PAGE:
Crowd-sourced insights into the Victorian workhouse

The UK National Archives have just released the 19th Century Poor Law Union and Workhouse Records. The history of workhouses in the UK is a typically Victorian approach to social problems. From the archive introduction:

The Poor Law Amendment Act was introduced in 1834, centralising the poor relief administrative system. Previously, poor relief had been largely the responsibility of the parish. Expenditure had risen during the Napoleonic Wars and local rate payers and authorities decided that looking after paupers was too costly. […] The new system was expected to reduce expenditure, using a harsh workhouse test. Claimants would be ‘offered the house’, but if they turned it down then the legal obligation to offer relief was considered to have been met.

The workhouse was partly social ‘support’, but also a deterrent. People would refuse the workhouse because they were so afraid of it and instead starved to death outside. It’s an unusual archive because normally history only records the activities of the wealthy and privileged, but this gives and insight into the lives of those who were at the bottom of the pile:

Apart from the fascinating stories (see video below), the whole project relied heavily on crowd-sourcing it to volunteers, without which the National Archive wouldn’t have had the resources to complete the project, according to Paul Carter the Archives’ principal modern domestic record’s specialist. Volunteers – local history and family groups, academics and historians – were given access to the archive in order catalogue the material and send this back to the archive.

Here is Paul Carter with an introduction to some of the stories from the archive:

From the Archives: Interview with Daniel Brown

Daniel Brown – Flower Power

(In an earlier unpublished draft of this I so wanted to title it “Dan Brown – The Da Vinci Coder”, but good taste prevailed. Now I get the chance to share the awful pun with the world. I still prefer it to ‘Flower Power’ though. – AP)

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Some of the most successful people seem to thrive between the cracks of definition. The lack of a clear pigeonhole allows for interesting combinations of skills that pique the interest of those in overlapping disciplines. Daniel Brown, winner of the London Design Museum’s coveted Designer of the Year Award in 2004 is one such chameleon. He won the award for his web design when, by his own admission, he’s not really a web designer and would be considered more of an artist by many.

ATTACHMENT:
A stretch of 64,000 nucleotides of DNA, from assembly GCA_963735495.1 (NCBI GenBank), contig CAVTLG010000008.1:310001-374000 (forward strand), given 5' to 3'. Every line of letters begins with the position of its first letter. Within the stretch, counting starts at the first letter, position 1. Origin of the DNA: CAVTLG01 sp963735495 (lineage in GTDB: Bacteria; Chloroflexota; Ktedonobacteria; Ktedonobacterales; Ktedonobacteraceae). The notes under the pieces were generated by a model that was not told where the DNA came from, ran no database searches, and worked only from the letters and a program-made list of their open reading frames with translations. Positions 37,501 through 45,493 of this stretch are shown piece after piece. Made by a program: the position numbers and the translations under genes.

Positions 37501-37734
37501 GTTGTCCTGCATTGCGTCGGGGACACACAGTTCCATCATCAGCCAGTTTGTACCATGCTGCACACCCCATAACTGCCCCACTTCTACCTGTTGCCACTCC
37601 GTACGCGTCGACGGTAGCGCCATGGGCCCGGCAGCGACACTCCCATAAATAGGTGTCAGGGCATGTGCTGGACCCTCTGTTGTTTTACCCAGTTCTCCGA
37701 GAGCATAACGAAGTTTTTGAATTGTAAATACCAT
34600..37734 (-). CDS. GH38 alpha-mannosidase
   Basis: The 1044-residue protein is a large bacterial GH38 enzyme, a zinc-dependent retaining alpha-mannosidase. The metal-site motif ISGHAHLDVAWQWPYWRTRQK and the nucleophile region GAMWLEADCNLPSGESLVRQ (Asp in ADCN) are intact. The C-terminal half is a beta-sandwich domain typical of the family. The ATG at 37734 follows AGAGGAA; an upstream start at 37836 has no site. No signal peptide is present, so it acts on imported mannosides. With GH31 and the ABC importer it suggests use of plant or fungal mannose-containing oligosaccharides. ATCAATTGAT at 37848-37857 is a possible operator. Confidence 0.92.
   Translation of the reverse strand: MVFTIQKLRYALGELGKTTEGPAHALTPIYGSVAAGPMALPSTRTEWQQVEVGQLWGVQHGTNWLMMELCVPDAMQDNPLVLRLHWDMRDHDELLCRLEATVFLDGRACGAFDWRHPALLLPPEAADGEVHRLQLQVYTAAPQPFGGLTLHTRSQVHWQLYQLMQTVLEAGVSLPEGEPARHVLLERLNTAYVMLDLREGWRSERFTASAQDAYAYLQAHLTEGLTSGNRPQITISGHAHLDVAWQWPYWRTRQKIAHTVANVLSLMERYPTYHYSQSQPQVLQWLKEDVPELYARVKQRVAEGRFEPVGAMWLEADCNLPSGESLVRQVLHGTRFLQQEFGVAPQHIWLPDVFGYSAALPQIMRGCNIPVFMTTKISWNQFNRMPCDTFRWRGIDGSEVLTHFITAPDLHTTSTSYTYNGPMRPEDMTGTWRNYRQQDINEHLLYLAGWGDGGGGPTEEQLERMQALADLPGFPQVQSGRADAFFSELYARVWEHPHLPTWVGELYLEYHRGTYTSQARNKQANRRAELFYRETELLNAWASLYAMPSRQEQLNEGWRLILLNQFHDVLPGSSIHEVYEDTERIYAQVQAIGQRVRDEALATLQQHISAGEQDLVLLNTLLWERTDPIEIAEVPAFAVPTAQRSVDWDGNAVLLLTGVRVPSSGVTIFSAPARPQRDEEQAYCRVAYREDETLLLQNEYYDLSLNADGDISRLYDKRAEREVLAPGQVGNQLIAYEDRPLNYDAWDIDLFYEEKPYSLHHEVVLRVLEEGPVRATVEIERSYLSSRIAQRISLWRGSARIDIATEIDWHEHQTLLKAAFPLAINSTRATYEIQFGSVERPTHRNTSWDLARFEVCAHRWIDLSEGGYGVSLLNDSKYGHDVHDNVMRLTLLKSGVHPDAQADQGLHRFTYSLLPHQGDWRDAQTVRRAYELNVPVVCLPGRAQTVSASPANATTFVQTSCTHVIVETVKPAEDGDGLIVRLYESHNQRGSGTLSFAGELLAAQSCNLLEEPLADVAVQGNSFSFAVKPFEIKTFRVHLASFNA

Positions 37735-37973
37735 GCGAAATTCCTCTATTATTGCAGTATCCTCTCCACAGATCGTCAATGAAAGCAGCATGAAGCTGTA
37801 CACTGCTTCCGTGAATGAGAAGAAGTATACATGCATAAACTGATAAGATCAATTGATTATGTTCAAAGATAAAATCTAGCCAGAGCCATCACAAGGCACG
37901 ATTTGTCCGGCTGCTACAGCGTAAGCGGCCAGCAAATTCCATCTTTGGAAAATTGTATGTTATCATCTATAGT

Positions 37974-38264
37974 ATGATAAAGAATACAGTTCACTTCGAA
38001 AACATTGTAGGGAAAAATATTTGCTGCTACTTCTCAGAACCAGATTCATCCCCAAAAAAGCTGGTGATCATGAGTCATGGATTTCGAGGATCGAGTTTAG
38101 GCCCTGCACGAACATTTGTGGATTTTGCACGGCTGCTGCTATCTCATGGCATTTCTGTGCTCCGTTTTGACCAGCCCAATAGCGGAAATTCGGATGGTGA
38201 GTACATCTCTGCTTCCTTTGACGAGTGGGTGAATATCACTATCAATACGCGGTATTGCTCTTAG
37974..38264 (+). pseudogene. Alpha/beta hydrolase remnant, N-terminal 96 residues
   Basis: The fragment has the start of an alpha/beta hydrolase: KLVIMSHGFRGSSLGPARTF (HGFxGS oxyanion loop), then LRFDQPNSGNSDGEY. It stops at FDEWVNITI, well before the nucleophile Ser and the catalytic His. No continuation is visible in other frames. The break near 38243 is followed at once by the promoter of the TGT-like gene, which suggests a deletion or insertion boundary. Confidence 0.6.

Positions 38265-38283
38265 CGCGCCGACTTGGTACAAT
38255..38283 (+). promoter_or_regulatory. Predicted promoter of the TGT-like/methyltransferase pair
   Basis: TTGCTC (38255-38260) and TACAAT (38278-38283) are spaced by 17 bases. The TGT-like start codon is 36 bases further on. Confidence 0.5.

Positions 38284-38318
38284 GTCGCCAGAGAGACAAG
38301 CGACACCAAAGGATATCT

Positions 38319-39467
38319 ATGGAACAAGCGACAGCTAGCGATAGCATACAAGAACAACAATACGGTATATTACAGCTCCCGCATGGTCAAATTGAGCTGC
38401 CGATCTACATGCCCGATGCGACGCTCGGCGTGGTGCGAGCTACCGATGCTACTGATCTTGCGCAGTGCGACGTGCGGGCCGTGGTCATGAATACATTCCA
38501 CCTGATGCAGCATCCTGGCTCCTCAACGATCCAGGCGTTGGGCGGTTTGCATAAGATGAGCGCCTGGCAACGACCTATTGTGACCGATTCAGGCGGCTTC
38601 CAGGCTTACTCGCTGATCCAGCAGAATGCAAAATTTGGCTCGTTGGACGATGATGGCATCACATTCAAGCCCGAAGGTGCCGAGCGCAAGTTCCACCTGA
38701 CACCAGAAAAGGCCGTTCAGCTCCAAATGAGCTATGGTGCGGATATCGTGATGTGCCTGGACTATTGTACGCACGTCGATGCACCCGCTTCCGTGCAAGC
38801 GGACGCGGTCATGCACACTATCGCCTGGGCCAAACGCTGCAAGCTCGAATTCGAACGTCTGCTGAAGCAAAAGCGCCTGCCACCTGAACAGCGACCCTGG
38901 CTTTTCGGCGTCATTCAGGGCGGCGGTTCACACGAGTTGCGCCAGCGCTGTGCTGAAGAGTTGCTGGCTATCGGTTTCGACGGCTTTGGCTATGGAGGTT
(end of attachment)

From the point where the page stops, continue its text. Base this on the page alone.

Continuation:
There is a mix of genetics and good fortune at play in Brown’s past. His father, Paul Brown, produced Europe’s first piece of computer animation for television way back in 1981. Like many of us that have ended up experimenting with interactive media, he had a home computer (a Commodore Vic 20 with 3k of memory) when he was very young. Early Hypermedia pioneer and family friend, Roy Stringer, invited Brown to experiment on his office’s Apple Macintosh in 1991 (it was worth $10,000 back then).

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From the Archives: Jonathan Harris – Man of the Hour

I have been promising that I would like to upload all of the articles I have written over the years so that they might be of use for people rather than them languishing on my hard drive, but I’ve been a bit slack at actually doing so because converting them to decent HTML and fixing it all up takes a bit of time.

But Regine’s post on Visualizing: tracing an aesthetics of data inspired me to find the article on Jonathan Harris that I wrote a while back in 2004.

So, the plan from here on in is to upload one article from the archives per week (which would mean about two year’s worth of posts!).

Man of the Hour – Jonathan Harris

If recent world events have taught us anything about the media it must surely be that it is relentless organism. We have seen live videophone feeds from the frontline in Iraq, the explosion of blogging and RSS (Really Simple Syndication) news feeds and recently mobile phone camera images on the front pages of newspapers. Use any RSS news reader and you will see stories being updated 24 hours a day, seven days a week. With all this information flying around the Web, how can we make sense of it all and what would an hourly snapshot look like? That is exactly the question Jonathan Harris set out to answer with his 10×10 project. In an ironic twist the site held the number one slot on Blogdex for several days as news of its representation of news spread around the Web.

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